As Holy Week comes, we can listen to the soul of Jesus as he silently sings the Psalms. Jesus quoted the Psalms far more than any other Old Testament book:
He presented the accurate bread as superior than the God-provided manna of Psalm 78:24 (John six:31).
He interpreted the children’s hosannas as an echo of Psalm eight:two (Matthew 21:16).
He announced with Psalm 118:26 that the day would come when all Israel would see him in final triumph and say, “Blessed is he who comes in the name of the Lord” (Matthew 23:39).
He saw in himself the marvel of a rejected stone becoming the head of the corner from Psalm 118:22–23 (Matthew 21:42).
He absorbed the hatred of his enemies with the words of Psalm 35:19 (John 15:25).
He embraced the tragic part of Judas with Psalm 41:9 (John 13:18).
He deflected the charge of blasphemy with Psalm 82:six (John 10:34).
He stunned the higher priest by claiming a seat at God’s suitable hand from Psalm 110:1 (Matthew 26:64).
His cry of forsakenness on the cross burst from Psalm 22:1 (Matthew 27:46).
With his final breath, he commended his spirit to God with Psalm 31:five (Luke 23:46).
When Jesus quoted the Psalms, he was never ever searching down at a manuscript. You can not hold a manuscript when your hands are bound in court, or nailed to a cross. He knew them. Quite a few of them, no doubt, by heart.
In other words, Jesus not only fulfilled the Psalms he was complete of the Psalms. He not only stated, “Everything written about me in . . . the Psalms ought to be fulfilled” (Luke 24:44) he also stated, “Man shall not reside by bread alone, but by each word that comes from the mouth of God” (Matthew four:four). The Psalms have been his meals. And he was their fulfillment.
His Script and Strength
For Jesus, the Psalms have been the really word of God. He stated that David wrote his psalms “in the Holy Spirit” (Mark 12:36). This is why they “ought to be fulfilled” (Luke 24:44). This is why, following quoting Psalm 82:six, he stated, “Scripture can not be broken” (John 10:35). This is why they have been his meals, and he was their fulfillment.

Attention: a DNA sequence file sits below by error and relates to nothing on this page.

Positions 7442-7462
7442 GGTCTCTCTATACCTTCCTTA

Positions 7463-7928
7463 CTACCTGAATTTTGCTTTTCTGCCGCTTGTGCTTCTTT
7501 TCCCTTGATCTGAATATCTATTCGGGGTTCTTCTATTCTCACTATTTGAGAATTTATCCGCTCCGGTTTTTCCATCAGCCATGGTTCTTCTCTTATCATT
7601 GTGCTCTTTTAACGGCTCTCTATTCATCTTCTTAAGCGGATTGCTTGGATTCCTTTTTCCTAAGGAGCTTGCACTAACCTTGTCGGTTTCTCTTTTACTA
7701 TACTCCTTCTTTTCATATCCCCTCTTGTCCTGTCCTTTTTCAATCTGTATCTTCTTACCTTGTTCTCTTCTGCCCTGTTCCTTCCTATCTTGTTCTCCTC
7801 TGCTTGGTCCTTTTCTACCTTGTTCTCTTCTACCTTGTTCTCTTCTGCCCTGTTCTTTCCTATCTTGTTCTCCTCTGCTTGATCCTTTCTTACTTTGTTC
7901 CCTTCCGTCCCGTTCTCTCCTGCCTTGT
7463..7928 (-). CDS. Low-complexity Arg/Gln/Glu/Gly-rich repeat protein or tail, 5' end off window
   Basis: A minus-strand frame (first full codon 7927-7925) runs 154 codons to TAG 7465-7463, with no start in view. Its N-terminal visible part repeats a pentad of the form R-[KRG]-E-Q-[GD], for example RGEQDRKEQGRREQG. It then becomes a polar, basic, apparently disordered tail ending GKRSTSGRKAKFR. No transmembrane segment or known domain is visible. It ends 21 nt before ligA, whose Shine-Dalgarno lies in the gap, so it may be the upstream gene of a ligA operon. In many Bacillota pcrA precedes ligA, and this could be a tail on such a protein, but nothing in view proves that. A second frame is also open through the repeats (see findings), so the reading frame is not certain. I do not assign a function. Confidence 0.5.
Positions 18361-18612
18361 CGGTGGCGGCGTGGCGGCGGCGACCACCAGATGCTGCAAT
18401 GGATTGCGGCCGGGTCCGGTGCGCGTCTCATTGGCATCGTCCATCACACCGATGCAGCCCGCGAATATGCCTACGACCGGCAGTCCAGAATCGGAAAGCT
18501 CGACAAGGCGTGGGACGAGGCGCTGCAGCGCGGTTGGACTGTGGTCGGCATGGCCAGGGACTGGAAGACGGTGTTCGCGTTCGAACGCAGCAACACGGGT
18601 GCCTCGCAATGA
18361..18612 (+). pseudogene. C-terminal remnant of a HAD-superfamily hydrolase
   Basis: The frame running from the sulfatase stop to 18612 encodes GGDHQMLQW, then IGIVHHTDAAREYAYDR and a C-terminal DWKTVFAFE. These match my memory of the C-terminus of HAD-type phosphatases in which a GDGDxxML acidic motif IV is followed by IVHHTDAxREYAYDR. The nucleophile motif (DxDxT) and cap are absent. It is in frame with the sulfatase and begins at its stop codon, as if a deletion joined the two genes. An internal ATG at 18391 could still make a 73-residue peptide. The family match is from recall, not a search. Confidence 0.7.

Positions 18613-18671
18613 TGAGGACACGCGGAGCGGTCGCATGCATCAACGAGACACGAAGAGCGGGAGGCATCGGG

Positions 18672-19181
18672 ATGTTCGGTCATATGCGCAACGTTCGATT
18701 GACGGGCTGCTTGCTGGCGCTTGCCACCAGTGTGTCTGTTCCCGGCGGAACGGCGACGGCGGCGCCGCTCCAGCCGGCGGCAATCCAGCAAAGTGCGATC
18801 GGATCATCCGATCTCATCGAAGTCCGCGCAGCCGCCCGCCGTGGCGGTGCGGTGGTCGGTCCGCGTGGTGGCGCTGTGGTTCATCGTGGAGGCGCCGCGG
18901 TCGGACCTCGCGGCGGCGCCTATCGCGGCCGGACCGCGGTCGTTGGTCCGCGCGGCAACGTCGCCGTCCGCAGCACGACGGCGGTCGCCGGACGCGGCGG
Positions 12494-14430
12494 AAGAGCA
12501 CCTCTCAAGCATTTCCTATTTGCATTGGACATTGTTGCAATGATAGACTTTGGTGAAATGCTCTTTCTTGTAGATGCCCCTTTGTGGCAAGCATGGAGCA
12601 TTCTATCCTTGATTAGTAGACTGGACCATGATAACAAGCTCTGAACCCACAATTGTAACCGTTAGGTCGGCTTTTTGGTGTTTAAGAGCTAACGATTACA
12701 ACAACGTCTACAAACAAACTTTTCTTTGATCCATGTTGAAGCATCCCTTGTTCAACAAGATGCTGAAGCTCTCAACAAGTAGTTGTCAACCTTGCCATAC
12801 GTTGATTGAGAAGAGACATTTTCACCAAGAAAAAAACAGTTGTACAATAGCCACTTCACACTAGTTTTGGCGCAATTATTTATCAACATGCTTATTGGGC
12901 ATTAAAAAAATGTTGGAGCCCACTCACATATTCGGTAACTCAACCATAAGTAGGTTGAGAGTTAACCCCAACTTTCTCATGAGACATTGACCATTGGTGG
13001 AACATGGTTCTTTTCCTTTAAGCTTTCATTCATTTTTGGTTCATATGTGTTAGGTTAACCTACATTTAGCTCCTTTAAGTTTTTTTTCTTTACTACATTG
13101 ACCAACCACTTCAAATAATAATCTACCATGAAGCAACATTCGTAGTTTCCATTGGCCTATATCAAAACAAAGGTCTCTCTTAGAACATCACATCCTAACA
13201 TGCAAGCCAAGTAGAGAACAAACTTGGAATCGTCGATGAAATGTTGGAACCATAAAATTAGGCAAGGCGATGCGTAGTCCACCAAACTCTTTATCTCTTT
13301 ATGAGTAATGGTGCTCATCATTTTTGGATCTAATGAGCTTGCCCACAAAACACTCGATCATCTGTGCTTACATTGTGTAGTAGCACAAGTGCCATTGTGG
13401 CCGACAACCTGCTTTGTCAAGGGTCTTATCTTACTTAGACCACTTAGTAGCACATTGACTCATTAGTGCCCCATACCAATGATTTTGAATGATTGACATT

All of Scripture — but specially the Psalms — was the script and the strength of Jesus’s life. Jesus was genuinely God and genuinely man. As accurate God, he was omnipotent and necessary absolutely nothing. As accurate man, he was frail and necessary strength. He necessary the meals of Scripture to have the strength to fulfill Scripture. In this way, he became for us an instance of living by faith.
Christ . . . suffered for you, leaving you an instance, so that you could possibly adhere to in his measures. He committed no sin, neither was deceit located in his mouth. When he was reviled, he did not revile in return when he suffered, he did not threaten, but continued entrusting himself to him who judges justly. (1 Peter two:21–23)
In his ideal manhood, Jesus was not self-enough. He looked to his Father for all that he necessary in order to do the Father’s will. He knew that he ought to die. And he knew that devoid of the sustaining energy of his Father, the weakness of his human flesh would fail in the hour of trial. So, he prayed.
Jesus presented up prayers and supplications, with loud cries and tears, to him who was in a position to save him from death, and he was heard due to the fact of his reverence. (Hebrews five:7)
Not that he was saved from the occasion of death, but he was saved from the faith-destroying curse of death. Death came, but it did not defeat.
Hear What His Soul Sings
The strength to conquer unbelief, as Jesus died, came via the positive word of God — specially the Psalms. He did not get his energy from bread. He got it from “every word that comes from the mouth of God.” He trusted his Father’s promises. And followed his Father’s program.
The program was scripted in the Psalms. And the strength was provided via the Psalms. They have been his faith-sustaining meals so that he could be their Father-obeying fulfillment. So, the instance he left us was how to reside by faith in future grace — the future grace promised to him in the Psalms. Not due to the fact he necessary grace, but due to the fact he necessary the support which for us is all grace.
Jesus had no sin (1 Peter two:22). When his Father heard his prayers, he was worthy to be heard. Jesus did not plead the blood of Jesus in order to be heard. But he did pray for support. And he did trust his Father’s promises, and provision, and energy. This is how he becomes our instance in suffering.
The sustaining meals of the Psalms and the infallible script of the Psalms brought Jesus to Holy Week — and to the cross. So, I invite you once again: Come, listen to the soul of Jesus as he silently sings the Psalms in his final days. Tune your heart to the Psalms with the sound of Jesus’s faith.